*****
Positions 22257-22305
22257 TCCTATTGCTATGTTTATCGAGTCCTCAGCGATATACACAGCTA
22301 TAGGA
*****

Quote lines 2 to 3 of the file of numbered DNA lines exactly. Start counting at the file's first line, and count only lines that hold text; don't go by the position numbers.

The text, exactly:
22257 TCCTATTGCTATGTTTATCGAGTCCTCAGCGATATACACAGCTA
22301 TAGGA